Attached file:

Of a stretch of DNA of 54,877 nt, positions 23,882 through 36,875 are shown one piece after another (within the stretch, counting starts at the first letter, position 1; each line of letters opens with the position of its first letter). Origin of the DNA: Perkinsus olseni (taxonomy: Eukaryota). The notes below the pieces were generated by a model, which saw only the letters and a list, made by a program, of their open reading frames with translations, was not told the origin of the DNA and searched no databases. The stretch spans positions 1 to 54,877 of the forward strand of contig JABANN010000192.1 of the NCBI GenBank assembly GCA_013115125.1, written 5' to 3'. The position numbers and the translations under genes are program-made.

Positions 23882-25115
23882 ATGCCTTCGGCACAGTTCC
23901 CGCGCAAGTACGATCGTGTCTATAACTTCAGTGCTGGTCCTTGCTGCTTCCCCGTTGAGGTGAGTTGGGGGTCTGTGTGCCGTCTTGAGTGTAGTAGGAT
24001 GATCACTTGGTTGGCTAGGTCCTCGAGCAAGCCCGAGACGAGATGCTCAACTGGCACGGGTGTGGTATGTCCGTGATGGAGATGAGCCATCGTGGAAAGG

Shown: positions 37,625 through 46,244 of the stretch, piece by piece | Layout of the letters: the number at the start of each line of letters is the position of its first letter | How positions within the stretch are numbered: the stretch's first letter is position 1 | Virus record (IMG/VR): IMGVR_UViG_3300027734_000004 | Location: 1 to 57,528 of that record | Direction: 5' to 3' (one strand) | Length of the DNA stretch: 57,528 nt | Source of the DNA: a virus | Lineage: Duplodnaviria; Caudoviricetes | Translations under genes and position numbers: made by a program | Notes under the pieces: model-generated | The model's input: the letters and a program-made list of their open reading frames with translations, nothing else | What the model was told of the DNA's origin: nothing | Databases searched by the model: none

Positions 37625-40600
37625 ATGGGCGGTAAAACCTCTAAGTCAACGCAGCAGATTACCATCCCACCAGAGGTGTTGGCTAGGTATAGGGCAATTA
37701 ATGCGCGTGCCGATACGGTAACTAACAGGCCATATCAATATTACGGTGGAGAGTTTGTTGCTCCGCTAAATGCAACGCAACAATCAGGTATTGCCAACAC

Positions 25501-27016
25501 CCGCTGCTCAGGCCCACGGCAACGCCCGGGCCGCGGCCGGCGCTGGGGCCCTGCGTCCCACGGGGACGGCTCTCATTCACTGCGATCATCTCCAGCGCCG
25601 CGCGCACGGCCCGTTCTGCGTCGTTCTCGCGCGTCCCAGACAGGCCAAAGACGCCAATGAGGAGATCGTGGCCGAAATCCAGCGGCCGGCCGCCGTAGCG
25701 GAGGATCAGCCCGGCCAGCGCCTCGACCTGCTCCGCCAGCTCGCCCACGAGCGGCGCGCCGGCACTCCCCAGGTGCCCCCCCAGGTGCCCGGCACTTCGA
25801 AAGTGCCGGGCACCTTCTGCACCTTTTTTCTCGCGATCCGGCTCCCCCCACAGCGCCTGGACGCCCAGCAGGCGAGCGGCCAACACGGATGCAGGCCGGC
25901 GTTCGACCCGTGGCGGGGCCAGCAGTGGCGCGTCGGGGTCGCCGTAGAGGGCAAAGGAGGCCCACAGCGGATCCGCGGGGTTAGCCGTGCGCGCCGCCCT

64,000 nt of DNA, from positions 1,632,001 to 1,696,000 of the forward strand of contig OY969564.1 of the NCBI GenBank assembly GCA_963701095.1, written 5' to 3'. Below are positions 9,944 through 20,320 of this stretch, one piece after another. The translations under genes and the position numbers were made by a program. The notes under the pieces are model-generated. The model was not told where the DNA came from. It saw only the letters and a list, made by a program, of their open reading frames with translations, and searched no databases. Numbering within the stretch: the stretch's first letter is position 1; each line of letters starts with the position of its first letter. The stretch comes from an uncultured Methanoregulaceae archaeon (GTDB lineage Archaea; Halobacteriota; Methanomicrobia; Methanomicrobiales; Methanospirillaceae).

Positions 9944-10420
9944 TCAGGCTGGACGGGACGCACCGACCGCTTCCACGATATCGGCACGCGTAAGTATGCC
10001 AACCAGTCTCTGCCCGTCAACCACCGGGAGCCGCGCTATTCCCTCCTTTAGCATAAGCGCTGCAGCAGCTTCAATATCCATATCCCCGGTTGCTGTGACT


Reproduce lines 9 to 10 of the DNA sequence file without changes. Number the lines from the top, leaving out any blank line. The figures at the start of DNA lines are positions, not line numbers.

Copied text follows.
37701 ATGCGCGTGCCGATACGGTAACTAACAGGCCATATCAATATTACGGTGGAGAGTTTGTTGCTCCGCTAAATGCAACGCAACAATCAGGTATTGCCAACAC

Positions 25501-27016